|Franklin Delano Roosevelt|
Originally known as Hog Island when Dutch governor Wouter Van Twiller purchased it in 1637 from the Carnarsie Indians, and then Blackwell's Island after a brief time when it was known as Manning's Island (his father-in-law, Captain John Manning, who captured it from the Dutch in 1666), its name was changed to Welfare Island in 1921 to highlight its main use since the opening of the Smallpox Hospital in 1856 as designed by James Renwick, Jr.
Since 1973, however, when it was named after our 32nd president, we have known it as Roosevelt Island. Finally, and I'll wager that until recently many didn't even know there was this memorial planned, we have it on view.
After getting off the Tram (which was opened in 1976 as a temporary measure, but has since become an attraction in itself - and is now integrated into our Metrocard system so that you don't need their own special tokens!), one walks back toward Manhattan (Roosevelt Island, in spite of itself, is part of the borough of Manhattan, by the way) and then to the left, walking down along the parapet.
Yesterday, October 24, 2012, was the so-called "Grand Opening." The weather wasn't quite so "grand," and continued damp and chill throughout the day. It was perhaps more intimate, however, and I enjoyed communing with this environment.
I mentioned the Smallpox Hospital. That is certainly an attraction, and one worth examining. Let's see what we have to examine:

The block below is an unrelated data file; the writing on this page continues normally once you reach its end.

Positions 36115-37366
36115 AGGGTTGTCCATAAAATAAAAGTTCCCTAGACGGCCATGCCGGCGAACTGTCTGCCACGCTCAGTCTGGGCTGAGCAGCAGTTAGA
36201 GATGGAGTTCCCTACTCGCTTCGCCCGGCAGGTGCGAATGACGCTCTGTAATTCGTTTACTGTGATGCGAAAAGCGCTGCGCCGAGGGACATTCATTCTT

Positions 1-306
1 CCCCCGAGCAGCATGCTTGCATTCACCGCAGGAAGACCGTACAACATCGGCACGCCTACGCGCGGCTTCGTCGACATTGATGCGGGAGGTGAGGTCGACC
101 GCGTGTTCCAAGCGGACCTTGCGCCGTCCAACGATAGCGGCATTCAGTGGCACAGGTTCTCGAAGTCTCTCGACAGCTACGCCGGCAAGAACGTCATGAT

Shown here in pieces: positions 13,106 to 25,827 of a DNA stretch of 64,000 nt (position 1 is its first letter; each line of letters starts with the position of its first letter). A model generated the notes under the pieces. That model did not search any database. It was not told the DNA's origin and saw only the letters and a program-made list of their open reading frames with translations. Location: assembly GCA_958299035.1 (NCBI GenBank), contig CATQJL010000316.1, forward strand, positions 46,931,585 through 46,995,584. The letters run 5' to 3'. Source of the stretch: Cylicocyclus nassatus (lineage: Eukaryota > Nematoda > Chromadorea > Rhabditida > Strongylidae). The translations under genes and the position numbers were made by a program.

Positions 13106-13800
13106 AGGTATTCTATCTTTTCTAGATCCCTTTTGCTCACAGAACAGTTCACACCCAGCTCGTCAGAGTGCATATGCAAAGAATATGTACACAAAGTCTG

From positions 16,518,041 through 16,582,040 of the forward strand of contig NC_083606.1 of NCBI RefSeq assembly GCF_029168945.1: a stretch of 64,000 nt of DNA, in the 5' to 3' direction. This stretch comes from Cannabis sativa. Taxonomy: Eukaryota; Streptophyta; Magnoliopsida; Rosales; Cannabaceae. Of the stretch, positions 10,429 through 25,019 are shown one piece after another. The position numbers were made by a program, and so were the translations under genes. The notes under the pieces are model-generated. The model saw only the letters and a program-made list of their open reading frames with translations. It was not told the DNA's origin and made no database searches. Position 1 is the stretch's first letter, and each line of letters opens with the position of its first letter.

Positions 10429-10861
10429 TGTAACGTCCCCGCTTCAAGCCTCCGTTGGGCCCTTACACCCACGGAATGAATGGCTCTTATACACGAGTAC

Well! Not really inviting, is it? But on closer inspection, the structure has been re-enforced a bit. It was made a landmark on November 25, 1975, which put a stop (or at least a slowing down) to its continuing decay.
We can see, as we walk on down to the new park, other aspects of the building:
The east face of the Smallpox Hospital
The Southern facing side
We have now arrived at the beginning of the park, which comprises just 4 acres. Yesterday, I had to come down the eastern side of the island because of some work being done on the pathway. In fact, as one looks at the picture just above, the ground in the forefront was quite slippery in the rain. I have been assured, by the very person in charge, Ms Sally Minard, President of the Franklin D. Roosevelt Four Freedoms Park LLC, who was there yesterday morning (and who assured me that I was the very first tour guide of the city to be there!) that this situation will be corrected quite soon.
So! How does it all look?
At first I was struct by the massiveness of the stone, and its comparative plainness. Compared to what? Oh, I don't know - maybe my imagination? But - I'm not going to be a quick judge! I'm going to stay a while and become acquainted with what is the last work of Louis Kahn, a great architect suddenly felled by a heart attack in Penn Station soon after he had drawn up these plans. A little respect is only right.
Oh, my God!
It's true, FDR isn't exactly in a spot light; look up to the top of this post, and you'll see him closer. But on first approaching this memorial his head is almost a mystery. Yet, well, he invites you to approach.
I felt it quite literally took my breathe away, and he died at only 63 years of age.
I walked behind this sculpture (by Jo Davidson), and saw the four freedoms that Roosevelt cited in his speech in January of 1941:
We are not there yet.
So, in the "room" that Louis Kahn designed, let's look out, and across the East River:
Can we at least hope?